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INTERGENERATIONAL MULTI-CULTURAL PTSD: A
NATIVE AMERICAN PERSPECTIVE

Darlene Kawennano:ron Johnson, MSW

Eagle Vision, Inc.

Post Office Box 1584

Mesa, Arizona 85211-1584

Today, many Native American Indian people suffer from intergenerational pain, grief, anxiety, and stress which began hundreds of years ago with the onset of manifest destiny: a term loosely used to define the beginning of the end for many Native people. It was the end of freedom ,the end of our right to speak our language, sing our songs, educate ourselves by our elders, nature, and our community. Our dances were viewed as devil worship and our prayer, spirituality, and healings were forbidden. Our children were taken away from us and given to the 'Great White Father' in Washington to educate in military style boarding schools. Young girls were forced sterilized without anesthesia to assure they would not reproduce. It was the governments way of 'curing the Indian problem.' Our land was finally take and we were put on reservations with ration tickets for food and flour sacks for clothing. So, we endured, but not without shame, humiliation, and confusion.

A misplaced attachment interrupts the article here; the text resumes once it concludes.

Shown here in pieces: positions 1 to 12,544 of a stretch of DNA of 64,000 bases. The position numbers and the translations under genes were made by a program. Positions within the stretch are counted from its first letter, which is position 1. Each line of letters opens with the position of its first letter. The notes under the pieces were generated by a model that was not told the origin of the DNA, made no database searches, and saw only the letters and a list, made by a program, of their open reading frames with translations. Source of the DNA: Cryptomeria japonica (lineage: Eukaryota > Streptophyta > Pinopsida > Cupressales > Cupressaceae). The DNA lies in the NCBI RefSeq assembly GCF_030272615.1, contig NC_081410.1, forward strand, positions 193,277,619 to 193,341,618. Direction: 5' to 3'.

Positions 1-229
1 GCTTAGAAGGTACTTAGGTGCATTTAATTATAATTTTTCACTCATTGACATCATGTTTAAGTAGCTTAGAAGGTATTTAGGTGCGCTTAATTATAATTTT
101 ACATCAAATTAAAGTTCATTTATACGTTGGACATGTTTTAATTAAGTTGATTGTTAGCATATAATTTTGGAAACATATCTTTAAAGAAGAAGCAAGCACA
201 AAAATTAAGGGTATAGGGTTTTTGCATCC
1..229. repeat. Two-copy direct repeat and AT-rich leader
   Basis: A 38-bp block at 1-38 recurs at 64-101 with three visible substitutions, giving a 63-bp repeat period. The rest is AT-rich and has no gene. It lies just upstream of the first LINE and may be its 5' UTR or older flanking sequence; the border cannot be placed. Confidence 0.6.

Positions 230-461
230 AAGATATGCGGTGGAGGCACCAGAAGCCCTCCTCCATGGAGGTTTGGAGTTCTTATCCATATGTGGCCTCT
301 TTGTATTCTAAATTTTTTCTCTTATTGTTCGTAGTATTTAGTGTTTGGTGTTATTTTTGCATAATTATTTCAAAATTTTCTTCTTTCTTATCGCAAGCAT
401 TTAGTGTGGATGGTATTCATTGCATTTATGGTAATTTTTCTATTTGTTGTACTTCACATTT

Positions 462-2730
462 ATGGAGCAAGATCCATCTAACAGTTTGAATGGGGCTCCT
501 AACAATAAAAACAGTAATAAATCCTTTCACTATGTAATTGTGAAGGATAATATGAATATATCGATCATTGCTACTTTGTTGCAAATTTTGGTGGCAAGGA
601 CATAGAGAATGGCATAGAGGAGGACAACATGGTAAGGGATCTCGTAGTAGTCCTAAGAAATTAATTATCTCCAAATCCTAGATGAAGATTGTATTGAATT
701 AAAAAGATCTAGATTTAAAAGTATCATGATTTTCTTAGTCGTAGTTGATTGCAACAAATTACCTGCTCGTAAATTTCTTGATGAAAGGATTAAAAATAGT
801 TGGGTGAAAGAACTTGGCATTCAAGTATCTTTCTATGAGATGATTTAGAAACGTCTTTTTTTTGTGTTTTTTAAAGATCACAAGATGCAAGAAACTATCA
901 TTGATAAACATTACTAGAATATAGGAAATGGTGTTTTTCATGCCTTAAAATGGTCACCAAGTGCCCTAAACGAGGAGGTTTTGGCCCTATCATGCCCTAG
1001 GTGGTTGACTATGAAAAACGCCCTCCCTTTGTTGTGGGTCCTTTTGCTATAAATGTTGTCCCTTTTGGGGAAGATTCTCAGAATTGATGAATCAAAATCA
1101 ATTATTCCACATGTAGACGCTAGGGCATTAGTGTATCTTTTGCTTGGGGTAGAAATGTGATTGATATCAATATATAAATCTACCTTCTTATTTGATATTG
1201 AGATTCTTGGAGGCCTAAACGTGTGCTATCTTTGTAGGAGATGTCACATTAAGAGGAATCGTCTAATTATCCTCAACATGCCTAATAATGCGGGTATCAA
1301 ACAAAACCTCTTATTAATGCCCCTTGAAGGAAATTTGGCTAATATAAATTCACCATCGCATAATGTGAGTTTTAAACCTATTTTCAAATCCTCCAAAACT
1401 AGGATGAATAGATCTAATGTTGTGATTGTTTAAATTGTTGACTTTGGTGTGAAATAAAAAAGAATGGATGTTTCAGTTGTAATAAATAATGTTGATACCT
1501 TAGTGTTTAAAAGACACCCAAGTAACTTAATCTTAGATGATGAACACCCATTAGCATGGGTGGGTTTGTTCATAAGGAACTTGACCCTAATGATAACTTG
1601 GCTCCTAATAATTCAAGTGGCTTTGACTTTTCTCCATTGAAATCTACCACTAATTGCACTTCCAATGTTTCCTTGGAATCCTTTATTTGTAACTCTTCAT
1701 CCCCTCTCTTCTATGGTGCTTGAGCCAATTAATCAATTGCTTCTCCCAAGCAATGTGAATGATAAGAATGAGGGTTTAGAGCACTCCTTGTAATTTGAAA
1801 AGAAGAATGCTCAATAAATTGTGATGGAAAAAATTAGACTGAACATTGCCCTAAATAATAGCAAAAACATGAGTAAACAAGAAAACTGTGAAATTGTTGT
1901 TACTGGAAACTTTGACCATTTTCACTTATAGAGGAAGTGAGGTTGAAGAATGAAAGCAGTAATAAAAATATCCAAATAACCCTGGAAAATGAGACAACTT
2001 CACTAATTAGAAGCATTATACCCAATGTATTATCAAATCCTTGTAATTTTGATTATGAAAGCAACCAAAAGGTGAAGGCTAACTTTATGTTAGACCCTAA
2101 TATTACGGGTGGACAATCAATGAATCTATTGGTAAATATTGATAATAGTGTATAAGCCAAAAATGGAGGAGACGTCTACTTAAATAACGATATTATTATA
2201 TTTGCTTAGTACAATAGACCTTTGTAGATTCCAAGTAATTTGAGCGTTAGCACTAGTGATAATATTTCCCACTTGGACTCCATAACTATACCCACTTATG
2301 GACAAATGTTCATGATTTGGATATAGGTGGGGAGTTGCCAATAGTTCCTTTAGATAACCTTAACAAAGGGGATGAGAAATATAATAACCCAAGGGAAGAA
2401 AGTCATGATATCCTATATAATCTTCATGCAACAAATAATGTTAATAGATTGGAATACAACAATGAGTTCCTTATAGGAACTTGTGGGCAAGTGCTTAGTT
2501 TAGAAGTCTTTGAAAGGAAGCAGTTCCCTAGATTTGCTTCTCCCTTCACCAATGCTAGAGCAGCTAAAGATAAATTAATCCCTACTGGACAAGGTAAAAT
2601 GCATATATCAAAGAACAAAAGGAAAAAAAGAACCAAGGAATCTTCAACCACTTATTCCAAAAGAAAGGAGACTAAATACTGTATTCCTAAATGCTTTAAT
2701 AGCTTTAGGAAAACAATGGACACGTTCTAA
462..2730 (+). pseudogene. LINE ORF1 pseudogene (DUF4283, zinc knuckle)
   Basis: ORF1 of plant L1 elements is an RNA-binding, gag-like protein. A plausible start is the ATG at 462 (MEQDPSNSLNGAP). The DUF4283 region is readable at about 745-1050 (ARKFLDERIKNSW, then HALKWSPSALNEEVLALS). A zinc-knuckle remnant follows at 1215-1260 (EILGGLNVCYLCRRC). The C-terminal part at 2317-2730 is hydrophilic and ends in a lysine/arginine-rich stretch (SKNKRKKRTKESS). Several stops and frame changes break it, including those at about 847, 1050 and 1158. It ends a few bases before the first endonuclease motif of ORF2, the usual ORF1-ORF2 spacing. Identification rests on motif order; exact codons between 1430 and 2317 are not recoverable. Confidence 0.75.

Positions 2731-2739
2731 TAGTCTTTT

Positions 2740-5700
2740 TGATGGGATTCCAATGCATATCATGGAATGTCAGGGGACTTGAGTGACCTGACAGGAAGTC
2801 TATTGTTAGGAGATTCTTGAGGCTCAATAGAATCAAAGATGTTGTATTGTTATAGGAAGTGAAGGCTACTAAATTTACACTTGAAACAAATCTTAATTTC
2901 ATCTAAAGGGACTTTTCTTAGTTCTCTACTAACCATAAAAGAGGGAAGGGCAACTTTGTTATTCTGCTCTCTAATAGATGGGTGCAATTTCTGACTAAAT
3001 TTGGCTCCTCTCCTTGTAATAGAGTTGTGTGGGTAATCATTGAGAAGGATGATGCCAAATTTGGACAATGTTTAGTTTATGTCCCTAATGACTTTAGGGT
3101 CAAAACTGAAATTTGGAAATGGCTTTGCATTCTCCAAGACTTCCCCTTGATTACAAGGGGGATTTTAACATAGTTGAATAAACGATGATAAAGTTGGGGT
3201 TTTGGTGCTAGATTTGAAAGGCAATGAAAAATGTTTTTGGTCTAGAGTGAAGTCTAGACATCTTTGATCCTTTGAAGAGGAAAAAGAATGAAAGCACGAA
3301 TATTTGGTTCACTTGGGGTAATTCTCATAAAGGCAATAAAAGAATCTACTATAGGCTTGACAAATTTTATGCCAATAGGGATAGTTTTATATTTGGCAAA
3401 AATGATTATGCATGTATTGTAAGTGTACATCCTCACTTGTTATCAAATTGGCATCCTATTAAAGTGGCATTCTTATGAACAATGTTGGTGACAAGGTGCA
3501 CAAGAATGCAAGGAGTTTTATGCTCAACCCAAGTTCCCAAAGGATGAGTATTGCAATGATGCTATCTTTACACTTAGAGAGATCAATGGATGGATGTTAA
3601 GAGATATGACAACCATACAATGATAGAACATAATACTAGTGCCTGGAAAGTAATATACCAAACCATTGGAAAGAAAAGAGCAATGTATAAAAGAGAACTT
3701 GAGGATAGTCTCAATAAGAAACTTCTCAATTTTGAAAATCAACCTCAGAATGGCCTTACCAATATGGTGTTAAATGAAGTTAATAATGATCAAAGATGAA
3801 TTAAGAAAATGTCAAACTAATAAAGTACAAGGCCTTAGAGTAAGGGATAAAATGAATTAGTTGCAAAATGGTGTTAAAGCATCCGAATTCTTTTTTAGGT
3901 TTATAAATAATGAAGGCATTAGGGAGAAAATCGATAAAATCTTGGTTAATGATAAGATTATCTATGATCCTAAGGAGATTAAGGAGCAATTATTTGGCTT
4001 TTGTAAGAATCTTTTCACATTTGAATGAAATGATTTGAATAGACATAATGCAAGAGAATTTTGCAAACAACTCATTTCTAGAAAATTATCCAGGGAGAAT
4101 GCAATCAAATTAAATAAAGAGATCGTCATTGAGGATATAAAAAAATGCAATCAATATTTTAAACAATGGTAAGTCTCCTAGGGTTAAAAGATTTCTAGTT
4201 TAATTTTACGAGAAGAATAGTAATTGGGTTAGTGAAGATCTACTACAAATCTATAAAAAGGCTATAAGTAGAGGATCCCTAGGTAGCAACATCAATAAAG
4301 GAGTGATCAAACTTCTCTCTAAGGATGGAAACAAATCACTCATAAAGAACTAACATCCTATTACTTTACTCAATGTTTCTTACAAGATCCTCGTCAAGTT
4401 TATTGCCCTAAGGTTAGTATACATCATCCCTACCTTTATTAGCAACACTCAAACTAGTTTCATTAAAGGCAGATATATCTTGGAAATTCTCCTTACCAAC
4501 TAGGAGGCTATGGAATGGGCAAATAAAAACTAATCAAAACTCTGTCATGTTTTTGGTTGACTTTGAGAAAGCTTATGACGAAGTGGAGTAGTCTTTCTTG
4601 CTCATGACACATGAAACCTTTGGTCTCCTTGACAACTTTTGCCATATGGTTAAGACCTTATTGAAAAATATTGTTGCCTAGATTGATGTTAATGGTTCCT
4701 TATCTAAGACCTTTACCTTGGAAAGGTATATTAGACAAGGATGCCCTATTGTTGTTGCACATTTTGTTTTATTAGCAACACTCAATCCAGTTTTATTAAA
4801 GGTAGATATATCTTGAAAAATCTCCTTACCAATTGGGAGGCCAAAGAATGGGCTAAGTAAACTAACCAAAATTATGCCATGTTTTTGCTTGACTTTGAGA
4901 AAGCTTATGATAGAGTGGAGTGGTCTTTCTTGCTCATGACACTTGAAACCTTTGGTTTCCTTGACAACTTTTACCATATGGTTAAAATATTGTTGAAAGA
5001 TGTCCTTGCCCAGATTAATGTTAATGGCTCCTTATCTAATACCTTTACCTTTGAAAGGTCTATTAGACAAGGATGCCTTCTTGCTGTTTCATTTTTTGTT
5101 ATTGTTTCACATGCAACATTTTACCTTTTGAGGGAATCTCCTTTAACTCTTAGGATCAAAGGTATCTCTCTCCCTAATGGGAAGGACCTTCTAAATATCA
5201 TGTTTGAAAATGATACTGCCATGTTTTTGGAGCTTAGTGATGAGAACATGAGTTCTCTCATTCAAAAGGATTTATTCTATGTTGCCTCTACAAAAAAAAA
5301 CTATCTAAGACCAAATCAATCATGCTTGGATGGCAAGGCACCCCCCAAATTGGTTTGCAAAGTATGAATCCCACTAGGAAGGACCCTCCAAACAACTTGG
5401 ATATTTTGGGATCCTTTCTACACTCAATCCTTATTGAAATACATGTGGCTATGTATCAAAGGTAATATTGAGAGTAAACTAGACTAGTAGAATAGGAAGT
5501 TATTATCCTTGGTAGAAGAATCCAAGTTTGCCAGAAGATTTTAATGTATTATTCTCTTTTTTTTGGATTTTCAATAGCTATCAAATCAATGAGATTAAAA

This pain and trauma was passed down from generation to generation to the present resulting in disharmony, low self-esteem, cultural shame, loss of spirit, language, traditions, and culture. The pain manifested itself in a lack of extended family and community bonding, increased domestic violence, child and elder abuse, alcoholism, drug addiction, and internalized oppression.

Treating Native American intergenerational PTSD requires empowering the family and community through re-traditionalization of Native American values, beliefs, spirituality, and traditions.

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